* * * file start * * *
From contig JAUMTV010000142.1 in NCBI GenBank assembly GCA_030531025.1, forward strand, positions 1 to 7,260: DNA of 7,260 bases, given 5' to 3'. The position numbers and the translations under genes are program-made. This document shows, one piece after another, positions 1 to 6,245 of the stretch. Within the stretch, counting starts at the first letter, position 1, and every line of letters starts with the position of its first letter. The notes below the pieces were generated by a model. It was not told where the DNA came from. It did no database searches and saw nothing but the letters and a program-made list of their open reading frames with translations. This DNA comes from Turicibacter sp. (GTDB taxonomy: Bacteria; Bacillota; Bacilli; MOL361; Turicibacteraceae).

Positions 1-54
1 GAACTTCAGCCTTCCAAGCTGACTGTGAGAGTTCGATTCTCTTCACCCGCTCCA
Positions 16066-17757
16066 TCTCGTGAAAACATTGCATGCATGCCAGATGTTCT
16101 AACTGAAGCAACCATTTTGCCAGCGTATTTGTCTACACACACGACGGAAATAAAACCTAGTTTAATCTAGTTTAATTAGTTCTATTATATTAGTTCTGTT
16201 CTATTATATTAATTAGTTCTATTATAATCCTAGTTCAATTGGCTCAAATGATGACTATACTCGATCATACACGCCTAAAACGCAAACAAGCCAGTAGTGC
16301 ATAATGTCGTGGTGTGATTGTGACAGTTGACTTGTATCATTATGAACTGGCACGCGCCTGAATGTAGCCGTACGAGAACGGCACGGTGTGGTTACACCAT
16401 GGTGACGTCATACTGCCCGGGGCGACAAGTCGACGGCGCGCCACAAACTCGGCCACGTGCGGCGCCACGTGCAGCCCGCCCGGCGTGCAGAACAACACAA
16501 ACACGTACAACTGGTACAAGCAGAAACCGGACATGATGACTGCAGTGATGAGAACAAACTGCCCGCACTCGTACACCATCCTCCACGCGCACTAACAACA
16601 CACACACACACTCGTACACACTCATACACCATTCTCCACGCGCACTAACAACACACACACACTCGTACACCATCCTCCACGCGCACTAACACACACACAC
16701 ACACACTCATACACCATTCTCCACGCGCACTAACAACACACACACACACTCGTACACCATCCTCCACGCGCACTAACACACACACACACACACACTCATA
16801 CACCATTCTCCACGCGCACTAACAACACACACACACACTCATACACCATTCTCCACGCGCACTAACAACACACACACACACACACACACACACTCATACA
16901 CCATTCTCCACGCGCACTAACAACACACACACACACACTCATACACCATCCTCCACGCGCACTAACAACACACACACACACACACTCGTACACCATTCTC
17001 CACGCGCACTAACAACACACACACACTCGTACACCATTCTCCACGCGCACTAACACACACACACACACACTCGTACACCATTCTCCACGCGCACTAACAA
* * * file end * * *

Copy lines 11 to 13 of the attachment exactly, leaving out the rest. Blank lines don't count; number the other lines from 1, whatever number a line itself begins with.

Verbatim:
16601 CACACACACACTCGTACACACTCATACACCATTCTCCACGCGCACTAACAACACACACACACTCGTACACCATCCTCCACGCGCACTAACACACACACAC
16701 ACACACTCATACACCATTCTCCACGCGCACTAACAACACACACACACACTCGTACACCATCCTCCACGCGCACTAACACACACACACACACACACTCATA
16801 CACCATTCTCCACGCGCACTAACAACACACACACACACTCATACACCATTCTCCACGCGCACTAACAACACACACACACACACACACACACACTCATACA